SiC Material – Characteristics and Benefits

SiC Material outperforms other semiconductor materials such as Silicon or Gallium Nitride in several areas:

  • Higher band-gap energy
  • Higher breakdown electric field
  • Higher thermal conductivity
  • Higher saturation electron drift velocity
  • Higher radiation tolerance

SiC Material based electronic devices therefore provide the advantage of:

  • Higher breakdown voltage
  • Higher current density
  • Higher operating temperature
  • Higher switching frequency
  • Higher energy efficiency or lower power losses

Electronic Systems which are designed by using SiC based devices outperform traditional Systems with:

  • Larger power capacity
  • Higher power efficiency
  • Higher reliability and lifetime
  • Less complex and less expensive cooling requirements
  • Lower amount of passive components
  • Smaller system size
  • Lower Life-cycle costs


Norstel SiC Production Process – Crystal growth

Growth of SiC is the core of Norstel’s technology.  For crystal growth, Norstel uses and develops two techniques:

  • the High Temperature Chemical Vapor Deposition (HTCVD) technique
  • the seeded sublimation technique

Norstel SiC Production Process – HTCVD

The patented HTCVD concept was conceived in 1995 and has since then been a focus of our R&D efforts. HTCVD crystals are directly grown from purified gases at temperatures above 2000 degrees. In particular, the HTCVD technique has intrinsic advantages to grow high purity crystals for producing semi-insulating wafers.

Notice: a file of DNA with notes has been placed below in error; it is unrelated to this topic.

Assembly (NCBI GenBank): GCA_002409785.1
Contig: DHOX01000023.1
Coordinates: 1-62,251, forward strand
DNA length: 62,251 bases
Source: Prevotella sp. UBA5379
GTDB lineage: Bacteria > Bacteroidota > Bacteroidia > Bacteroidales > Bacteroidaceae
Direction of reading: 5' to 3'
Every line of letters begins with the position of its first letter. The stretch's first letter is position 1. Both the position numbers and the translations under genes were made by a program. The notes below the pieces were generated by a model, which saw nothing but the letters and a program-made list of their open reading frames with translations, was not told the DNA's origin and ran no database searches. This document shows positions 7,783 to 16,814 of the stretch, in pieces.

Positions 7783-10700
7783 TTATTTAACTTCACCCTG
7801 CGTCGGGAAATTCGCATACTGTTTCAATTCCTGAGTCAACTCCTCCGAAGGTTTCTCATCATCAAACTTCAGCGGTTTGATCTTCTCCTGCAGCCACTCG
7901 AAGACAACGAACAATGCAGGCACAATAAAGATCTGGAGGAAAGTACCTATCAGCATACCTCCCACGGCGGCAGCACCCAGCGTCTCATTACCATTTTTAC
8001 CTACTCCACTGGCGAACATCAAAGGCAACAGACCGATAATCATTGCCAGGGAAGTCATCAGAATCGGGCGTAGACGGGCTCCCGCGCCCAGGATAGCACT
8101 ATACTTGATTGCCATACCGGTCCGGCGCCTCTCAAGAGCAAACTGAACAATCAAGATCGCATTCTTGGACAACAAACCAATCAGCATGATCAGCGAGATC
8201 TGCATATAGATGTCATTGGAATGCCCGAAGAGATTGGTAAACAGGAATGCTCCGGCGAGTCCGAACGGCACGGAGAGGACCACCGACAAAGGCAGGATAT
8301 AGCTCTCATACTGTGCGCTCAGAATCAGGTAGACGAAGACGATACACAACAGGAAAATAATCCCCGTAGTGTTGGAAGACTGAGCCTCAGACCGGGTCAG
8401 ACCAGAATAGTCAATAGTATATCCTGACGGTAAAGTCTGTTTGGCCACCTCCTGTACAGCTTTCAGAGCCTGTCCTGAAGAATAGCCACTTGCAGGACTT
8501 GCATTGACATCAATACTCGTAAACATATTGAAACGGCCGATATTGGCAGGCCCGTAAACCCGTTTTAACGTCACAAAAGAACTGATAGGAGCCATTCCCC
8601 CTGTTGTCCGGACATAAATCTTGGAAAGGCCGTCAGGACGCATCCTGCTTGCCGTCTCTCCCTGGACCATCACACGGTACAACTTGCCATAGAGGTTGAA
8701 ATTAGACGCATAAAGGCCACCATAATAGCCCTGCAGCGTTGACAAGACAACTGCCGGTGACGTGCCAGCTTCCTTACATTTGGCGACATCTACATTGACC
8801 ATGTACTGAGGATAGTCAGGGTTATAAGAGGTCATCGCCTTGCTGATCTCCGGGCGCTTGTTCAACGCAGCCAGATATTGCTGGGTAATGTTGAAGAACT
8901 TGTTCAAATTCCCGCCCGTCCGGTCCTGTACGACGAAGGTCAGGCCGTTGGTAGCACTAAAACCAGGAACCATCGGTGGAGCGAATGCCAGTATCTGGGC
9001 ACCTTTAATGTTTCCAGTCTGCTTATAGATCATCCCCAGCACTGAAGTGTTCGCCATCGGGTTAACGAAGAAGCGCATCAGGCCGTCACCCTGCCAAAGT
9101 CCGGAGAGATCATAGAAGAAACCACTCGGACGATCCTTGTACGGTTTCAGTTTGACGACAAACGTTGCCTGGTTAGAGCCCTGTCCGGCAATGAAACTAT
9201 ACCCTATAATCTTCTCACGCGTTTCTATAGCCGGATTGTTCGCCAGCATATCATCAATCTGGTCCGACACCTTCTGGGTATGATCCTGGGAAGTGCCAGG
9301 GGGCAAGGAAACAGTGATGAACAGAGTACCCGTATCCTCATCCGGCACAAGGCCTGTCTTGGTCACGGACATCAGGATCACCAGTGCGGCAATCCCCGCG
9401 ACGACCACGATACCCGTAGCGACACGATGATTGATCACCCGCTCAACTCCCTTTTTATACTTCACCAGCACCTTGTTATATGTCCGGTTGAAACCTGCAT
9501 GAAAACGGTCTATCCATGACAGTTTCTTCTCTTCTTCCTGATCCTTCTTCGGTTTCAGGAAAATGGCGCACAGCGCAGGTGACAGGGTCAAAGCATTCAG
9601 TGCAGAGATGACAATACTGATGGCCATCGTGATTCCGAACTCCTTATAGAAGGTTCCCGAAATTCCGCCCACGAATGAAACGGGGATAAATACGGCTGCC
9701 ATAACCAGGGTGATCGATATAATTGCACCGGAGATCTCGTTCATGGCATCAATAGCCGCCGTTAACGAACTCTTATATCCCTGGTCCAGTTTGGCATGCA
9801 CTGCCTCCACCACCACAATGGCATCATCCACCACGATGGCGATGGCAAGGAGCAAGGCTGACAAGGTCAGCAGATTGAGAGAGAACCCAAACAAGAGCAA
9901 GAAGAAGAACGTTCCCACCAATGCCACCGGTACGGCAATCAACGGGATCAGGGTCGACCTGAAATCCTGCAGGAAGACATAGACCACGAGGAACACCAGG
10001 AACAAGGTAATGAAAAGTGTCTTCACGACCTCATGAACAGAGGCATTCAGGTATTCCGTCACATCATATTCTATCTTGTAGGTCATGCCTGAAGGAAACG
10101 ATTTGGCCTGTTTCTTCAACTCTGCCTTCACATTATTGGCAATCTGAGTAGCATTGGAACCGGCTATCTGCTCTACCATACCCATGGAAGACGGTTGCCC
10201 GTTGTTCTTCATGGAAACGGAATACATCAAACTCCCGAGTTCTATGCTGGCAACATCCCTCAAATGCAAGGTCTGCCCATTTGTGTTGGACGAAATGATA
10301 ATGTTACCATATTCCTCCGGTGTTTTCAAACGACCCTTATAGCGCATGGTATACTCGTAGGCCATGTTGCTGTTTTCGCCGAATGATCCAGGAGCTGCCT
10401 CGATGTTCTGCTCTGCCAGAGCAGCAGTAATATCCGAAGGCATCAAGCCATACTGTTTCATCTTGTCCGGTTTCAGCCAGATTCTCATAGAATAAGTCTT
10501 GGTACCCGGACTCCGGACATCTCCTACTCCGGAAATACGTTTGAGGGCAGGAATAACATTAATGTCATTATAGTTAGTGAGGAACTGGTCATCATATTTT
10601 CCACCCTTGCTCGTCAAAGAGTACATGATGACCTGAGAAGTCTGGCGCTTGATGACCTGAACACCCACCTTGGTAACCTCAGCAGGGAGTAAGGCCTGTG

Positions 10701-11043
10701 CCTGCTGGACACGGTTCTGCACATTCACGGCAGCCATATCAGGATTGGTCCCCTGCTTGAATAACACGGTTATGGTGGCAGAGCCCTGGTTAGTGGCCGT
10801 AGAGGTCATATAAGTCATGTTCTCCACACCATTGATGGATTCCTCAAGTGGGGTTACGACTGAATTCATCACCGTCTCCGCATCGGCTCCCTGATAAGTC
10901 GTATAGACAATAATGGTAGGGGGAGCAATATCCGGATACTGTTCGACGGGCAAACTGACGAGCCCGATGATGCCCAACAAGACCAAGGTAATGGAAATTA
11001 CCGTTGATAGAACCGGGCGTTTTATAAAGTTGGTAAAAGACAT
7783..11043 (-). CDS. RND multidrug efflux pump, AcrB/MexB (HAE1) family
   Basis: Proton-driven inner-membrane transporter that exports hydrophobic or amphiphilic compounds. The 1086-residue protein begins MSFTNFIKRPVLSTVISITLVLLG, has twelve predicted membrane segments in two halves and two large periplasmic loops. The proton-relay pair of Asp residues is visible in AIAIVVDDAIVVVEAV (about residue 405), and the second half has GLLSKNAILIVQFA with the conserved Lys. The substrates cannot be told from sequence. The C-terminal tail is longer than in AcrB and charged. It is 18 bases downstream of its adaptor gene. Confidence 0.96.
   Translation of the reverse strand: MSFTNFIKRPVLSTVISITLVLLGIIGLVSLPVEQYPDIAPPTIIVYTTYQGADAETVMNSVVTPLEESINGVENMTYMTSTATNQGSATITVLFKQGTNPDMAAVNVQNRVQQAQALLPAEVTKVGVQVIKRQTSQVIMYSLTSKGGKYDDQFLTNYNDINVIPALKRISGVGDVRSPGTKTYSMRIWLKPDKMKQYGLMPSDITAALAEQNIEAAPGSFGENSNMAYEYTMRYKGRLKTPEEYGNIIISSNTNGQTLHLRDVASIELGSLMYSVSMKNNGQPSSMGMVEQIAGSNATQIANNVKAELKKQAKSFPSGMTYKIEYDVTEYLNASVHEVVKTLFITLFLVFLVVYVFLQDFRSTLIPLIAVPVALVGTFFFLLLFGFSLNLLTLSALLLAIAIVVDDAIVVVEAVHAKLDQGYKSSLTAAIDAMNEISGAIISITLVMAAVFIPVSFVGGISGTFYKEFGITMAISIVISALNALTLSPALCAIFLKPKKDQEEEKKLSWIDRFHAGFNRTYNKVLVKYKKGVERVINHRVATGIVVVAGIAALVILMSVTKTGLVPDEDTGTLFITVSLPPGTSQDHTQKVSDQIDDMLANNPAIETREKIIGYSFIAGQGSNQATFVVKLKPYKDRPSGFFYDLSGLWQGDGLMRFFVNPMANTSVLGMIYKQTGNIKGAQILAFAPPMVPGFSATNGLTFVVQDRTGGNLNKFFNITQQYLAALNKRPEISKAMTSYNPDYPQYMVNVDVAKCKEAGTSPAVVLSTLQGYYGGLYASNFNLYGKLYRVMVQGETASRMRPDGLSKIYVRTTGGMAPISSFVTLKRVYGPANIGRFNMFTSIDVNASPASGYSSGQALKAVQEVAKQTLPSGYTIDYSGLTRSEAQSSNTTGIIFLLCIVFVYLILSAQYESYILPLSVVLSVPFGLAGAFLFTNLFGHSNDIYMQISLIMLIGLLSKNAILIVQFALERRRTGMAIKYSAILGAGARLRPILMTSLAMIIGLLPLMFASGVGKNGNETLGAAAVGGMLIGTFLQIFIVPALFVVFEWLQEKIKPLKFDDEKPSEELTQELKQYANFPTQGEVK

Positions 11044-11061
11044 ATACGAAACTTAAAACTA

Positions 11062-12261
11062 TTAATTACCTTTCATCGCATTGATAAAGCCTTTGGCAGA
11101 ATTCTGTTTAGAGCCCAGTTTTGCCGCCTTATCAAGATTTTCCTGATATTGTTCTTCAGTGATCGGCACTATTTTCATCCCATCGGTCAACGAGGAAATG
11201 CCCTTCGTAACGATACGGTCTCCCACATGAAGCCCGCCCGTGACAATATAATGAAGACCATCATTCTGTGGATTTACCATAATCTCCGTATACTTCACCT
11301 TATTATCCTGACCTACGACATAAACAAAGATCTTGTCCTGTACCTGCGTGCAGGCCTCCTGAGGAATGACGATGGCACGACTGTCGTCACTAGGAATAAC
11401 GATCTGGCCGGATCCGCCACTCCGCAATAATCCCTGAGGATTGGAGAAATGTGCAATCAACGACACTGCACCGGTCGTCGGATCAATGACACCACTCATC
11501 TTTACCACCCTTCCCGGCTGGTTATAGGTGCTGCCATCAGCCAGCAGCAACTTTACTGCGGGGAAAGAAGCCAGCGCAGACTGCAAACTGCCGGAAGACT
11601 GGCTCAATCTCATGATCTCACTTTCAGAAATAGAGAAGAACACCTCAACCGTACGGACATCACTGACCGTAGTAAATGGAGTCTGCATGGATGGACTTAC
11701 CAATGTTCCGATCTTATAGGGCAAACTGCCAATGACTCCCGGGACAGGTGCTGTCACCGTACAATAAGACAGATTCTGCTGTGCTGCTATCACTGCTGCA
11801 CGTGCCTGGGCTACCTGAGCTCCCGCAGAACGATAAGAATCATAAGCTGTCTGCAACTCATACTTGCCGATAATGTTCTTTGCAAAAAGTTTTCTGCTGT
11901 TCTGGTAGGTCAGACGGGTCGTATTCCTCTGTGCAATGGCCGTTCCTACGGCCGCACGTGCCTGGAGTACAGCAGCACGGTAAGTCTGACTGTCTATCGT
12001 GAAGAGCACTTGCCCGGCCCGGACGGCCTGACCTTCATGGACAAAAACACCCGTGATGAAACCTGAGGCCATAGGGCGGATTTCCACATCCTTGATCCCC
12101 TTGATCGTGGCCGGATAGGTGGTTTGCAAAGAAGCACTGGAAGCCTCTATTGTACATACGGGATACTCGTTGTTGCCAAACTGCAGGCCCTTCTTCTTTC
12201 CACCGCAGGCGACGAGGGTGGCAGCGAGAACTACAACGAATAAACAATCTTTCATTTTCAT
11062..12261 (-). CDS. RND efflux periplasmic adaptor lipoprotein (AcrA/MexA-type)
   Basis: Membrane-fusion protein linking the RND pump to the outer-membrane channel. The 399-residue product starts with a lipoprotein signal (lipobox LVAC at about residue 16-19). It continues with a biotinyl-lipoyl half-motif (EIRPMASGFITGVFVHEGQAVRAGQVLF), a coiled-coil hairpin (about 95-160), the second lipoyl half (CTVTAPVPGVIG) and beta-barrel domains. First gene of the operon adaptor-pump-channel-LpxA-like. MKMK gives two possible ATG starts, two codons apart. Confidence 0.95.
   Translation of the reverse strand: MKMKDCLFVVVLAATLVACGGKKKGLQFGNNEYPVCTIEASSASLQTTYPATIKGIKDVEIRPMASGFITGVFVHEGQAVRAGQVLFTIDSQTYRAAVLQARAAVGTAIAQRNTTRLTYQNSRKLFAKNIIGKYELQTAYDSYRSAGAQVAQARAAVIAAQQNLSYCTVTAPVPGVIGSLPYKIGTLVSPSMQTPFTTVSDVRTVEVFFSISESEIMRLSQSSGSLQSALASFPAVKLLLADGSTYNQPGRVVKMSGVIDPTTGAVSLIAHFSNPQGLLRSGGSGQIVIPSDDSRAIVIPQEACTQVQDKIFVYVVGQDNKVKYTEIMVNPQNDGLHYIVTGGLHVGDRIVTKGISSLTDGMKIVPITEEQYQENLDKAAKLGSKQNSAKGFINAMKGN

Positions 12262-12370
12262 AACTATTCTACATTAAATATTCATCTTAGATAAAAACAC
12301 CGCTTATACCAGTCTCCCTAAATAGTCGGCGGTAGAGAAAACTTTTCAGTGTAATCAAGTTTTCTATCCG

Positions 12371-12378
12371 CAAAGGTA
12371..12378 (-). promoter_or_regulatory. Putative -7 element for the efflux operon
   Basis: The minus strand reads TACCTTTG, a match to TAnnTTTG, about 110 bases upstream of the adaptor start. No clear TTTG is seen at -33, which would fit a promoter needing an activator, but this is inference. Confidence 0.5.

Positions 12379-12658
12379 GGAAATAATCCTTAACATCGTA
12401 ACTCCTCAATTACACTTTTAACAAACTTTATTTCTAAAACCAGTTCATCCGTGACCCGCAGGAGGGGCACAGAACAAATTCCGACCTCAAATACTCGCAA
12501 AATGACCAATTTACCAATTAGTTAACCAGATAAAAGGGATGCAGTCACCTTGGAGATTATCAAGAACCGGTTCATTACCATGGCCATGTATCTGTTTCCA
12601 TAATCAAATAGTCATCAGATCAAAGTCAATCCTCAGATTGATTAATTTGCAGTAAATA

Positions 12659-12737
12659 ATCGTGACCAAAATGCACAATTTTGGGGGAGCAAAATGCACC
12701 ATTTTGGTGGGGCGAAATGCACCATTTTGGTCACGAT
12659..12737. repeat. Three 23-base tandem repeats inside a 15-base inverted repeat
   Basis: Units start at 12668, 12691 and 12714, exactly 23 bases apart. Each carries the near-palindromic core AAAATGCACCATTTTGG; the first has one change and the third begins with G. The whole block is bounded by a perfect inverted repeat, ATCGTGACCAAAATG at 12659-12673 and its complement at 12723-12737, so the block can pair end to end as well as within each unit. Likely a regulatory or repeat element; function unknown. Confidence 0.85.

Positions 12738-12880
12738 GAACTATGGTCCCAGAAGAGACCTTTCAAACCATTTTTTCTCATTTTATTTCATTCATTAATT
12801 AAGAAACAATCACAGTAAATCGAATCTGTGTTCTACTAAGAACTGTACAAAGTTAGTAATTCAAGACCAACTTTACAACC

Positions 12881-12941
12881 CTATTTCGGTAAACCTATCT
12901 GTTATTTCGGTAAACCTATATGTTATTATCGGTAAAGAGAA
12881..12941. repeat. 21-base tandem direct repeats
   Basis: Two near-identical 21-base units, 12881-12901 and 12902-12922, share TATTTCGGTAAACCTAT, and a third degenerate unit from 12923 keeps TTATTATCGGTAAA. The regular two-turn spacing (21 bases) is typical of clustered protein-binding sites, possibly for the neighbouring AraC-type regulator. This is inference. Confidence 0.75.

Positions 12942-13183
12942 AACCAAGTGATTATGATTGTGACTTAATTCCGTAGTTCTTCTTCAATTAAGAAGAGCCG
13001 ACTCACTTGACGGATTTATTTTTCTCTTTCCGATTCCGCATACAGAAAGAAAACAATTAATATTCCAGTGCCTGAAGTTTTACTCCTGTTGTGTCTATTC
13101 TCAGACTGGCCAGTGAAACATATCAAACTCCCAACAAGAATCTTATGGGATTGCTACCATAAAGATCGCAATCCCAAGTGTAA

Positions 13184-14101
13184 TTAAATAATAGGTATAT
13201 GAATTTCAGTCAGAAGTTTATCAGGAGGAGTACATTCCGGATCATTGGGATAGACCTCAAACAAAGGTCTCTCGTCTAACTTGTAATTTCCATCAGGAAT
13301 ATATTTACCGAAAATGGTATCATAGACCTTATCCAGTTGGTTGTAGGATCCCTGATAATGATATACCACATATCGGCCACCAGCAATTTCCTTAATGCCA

We believe that by mastering HTCVD, we can produce high-quality large-diameter SiC crystals in a very cost-efficient way, thereby opening new markets and applications.  For example, by using doping techniques similar to epitaxy, HTCVD has demonstrated p-type wafers.

Norstel SiC Production Process – Sublimation

In the well-established seeded sublimation technique (also known as Physical Vapor Transport), SiC crystals are grown at temperatures above 2000 degrees from a polycrystalline powder source. Norstel uses and develops this technique to produce n-type wafers for power devices.

Norstel SiC Production Process – Epitaxy

SiC devices require growth of one or several SiC epitaxial layers onto the substrate. These layers are grown in a hot-wall CVD system at ca. 1600C. Norstel uses both multi-wafer and single wafer systems. The typical thickness ranges from 5 to 30 micrometers and  the doping can be either n- or p-type. On customer request thicker layers are possible as well. Multiple layers with different doping levels and conductivity types can also be grown for advanced device designs. In addition to the thickness and electrical properties, the defect density in the epitaxial layer is critical to make high performance devices at a high yield.